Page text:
Academic journal article Journal of Law and Education

Recent Decisions - PRIMARY AND SECONDARY EDUCATION

Academic journal article Journal of Law and Education

Recent Decisions - PRIMARY AND SECONDARY EDUCATION

Article excerpt

Constitutional Claims and Civil Rights

Student and parents sought review of summary judgment granted in favor of school district and college regarding violations of stuent's free exercise of religion and right to due process. A student was suspended from high school after a fight with another student. Subsequently, the student was barred for inappropriate conduct from a class for high schoolers held at a local college, and he refused to undergo counseling based on his religious beliefs. The district court dismissed the case against the college and granted summary judgment for the school district. Held: For the school district and college. The school district did not violate the student's due process rights because it gave the student notice of the charges and an opportunity to defend himself. The college's action was not a constitutional violation because the student was barred from class for disciplinary, not religious reasons. CH. v. Rankin Co. Sch. Dist., 415 Fed. Appx. 541(5th Cir. 2011) (unpublished).

Board of Education sought review of finding that student had not violated policy on alcohol use at school-sponsored events. A Board challenged a reversal of its suspension of a student for being under the influence of alcohol at the school prom. The juvenile court held that the language of the board's policy banned drinking or possessing alcohol on school property and that the student did not violate the policy when he drank prior to the event, but did not possess alcohol on school property. Held: For the student. The court found the policy language was unconstitutionally vague and ambiguous because it did not provide the requisite notice to satisfy due process requirements, due to its failure to notify the student that drinking alcohol before a school event constituted use of alcohol at school. Monroe Co. Bd. of Educ. v. K.B., 62 So. 3d 513 (Ala. Civ. App. 2010).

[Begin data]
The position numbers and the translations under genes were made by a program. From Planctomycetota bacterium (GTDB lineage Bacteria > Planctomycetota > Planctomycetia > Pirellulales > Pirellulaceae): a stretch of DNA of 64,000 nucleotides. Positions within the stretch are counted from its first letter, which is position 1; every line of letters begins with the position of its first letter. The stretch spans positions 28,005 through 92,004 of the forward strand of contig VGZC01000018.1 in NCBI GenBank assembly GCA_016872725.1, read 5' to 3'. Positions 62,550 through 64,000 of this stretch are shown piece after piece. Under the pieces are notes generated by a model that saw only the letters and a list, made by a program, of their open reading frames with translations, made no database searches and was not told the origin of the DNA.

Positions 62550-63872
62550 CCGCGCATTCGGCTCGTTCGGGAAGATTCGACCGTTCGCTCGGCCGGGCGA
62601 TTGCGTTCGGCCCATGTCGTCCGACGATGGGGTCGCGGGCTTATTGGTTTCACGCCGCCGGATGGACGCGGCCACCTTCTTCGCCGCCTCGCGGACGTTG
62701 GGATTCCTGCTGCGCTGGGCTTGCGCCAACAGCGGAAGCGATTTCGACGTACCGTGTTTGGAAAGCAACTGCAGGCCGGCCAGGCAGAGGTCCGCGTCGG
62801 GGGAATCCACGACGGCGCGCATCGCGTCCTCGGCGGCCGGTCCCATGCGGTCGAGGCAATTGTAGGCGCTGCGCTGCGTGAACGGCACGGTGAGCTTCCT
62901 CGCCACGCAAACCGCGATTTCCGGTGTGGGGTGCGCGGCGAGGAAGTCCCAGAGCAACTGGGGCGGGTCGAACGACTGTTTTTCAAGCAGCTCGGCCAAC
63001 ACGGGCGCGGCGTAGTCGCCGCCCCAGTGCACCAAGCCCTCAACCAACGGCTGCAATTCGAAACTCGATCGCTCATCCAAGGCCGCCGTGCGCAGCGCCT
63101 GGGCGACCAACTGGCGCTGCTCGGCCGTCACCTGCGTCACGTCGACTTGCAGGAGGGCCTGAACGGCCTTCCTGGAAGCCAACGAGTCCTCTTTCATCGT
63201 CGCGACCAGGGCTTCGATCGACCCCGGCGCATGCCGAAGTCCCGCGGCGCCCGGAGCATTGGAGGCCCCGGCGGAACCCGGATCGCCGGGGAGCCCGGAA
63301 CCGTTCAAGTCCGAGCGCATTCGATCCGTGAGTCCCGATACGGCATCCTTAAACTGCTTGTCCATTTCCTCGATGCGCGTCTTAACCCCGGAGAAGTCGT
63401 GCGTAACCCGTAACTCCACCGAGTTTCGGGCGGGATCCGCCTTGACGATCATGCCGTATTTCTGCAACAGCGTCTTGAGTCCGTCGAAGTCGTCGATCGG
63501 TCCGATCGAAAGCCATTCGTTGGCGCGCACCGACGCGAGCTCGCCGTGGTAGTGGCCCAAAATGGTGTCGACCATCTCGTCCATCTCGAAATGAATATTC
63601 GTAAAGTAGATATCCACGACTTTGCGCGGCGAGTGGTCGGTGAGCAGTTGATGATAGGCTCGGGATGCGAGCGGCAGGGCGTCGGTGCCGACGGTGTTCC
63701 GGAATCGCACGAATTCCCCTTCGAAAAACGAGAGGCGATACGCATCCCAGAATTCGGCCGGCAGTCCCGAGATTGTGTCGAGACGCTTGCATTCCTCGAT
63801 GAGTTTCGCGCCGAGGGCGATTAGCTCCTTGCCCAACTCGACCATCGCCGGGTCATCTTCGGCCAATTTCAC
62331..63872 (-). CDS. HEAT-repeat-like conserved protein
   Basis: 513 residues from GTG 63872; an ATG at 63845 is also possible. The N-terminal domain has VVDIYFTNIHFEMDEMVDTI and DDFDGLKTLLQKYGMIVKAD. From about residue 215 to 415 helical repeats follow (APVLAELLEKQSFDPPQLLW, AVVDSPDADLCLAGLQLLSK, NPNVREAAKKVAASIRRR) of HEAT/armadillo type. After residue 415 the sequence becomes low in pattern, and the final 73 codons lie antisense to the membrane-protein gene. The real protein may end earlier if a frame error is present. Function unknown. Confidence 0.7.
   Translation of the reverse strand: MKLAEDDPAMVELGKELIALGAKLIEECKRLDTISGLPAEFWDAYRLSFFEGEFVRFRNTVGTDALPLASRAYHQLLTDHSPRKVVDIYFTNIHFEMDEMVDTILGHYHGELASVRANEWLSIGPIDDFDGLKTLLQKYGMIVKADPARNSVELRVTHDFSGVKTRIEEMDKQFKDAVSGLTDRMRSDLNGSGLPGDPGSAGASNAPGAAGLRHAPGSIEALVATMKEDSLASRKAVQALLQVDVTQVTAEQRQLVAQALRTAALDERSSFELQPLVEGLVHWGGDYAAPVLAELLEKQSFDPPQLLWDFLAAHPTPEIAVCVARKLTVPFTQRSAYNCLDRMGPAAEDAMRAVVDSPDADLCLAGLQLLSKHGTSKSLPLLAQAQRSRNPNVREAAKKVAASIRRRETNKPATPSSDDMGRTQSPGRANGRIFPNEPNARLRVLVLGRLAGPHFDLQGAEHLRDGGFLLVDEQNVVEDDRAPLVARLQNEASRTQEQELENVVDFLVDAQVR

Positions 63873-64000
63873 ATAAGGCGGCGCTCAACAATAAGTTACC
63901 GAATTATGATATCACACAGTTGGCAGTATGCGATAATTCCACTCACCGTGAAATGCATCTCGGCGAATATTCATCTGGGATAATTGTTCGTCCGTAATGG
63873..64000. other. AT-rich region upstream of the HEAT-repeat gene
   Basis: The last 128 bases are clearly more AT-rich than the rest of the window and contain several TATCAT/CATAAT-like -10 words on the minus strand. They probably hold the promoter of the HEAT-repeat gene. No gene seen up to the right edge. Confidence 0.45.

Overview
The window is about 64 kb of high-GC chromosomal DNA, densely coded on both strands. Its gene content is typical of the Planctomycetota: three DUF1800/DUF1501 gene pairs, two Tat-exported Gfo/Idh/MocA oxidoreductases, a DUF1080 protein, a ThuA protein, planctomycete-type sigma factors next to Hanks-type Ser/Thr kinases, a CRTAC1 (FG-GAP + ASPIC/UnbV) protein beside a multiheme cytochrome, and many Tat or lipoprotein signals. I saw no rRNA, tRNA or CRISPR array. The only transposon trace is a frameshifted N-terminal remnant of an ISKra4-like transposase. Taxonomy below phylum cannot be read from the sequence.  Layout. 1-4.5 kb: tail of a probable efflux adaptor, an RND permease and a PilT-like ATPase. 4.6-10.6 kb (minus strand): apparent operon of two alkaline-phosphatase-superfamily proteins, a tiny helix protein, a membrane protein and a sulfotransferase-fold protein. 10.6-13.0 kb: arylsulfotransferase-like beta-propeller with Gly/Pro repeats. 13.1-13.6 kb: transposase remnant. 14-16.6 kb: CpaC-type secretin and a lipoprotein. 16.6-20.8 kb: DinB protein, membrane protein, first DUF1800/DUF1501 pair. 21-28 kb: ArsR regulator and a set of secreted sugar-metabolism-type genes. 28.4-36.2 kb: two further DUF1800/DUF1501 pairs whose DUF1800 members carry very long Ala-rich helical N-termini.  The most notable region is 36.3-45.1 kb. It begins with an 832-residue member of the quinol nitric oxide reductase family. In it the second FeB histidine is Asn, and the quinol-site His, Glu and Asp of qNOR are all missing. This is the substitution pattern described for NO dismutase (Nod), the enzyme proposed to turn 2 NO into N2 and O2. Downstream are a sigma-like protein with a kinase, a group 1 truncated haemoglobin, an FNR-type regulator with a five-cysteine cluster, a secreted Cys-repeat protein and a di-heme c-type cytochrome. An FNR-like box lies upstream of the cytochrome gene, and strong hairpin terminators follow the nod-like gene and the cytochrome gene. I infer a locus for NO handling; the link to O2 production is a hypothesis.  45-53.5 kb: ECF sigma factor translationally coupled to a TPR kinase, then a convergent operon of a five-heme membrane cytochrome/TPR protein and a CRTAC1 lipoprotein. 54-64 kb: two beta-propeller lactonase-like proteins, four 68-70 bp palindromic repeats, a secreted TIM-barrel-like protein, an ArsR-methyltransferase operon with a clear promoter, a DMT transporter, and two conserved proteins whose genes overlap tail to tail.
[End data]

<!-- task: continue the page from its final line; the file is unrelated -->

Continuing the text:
Mother appealed order compelling daughter's enrollment in public school. A father sued his child's mother to enroll their home-schooled child in public school. The trial court compelled the child's public school. The mother argued the order violated her constitutional parental and religious rights to home-school her daughter pursuant to her religious convictions. Held: For the father. The trial court properly resolved the impasse between the parents with joint decision-making authority. The trial court did not abuse its discretion, did not exhibit a bias in favor of public school, and used an objective basis for its decision. In re Kurowski, 20 A.3d 306 (N.H. 2011).

Student sued school board and individual teachers and administrators alleging a violation of right to privacy. A student argued his right to privacy was violated when a social worker allowed a teacher to use a student's confidential psychiatric evaluation as a sample for a class assignment to create a psychiatric evaluation of a character in The Catcher in the Rye. Held: For the student. Because the disclosure of the confidential evaluation was deliberate, the school officials breached their duty to keep confidential student records private. L.S. v. Mt. Olive Bd. of Educ, 765 F. Supp. 2d 648 (D .N J. 2011).

Student and Commonwealth sought review of question of law whether in student's possession was "dangerous weapon" with respect to criminal charge against student for possessing dangerous weapon on school grounds. After being charged for possessing a small folding knife on school property in violation of a state statute, the student challenged the charge on grounds that his knife did not meet the statutory definition of a dangerous weapon. Held: Remanded to the juvenile court for further determinations. A common law understanding of a dangerous weapon should apply to the statute. Knives designed and constructed to produce death or great bodily harm are prohibited under the statute even if not expressly listed. Mass. v. Wynton W., 947 N. E .2d 561 (Mass. 2011).

Pregnant teacher appealed after summary judgment was granted in favor of Board of Education regarding discrimination and retaliation claims. …

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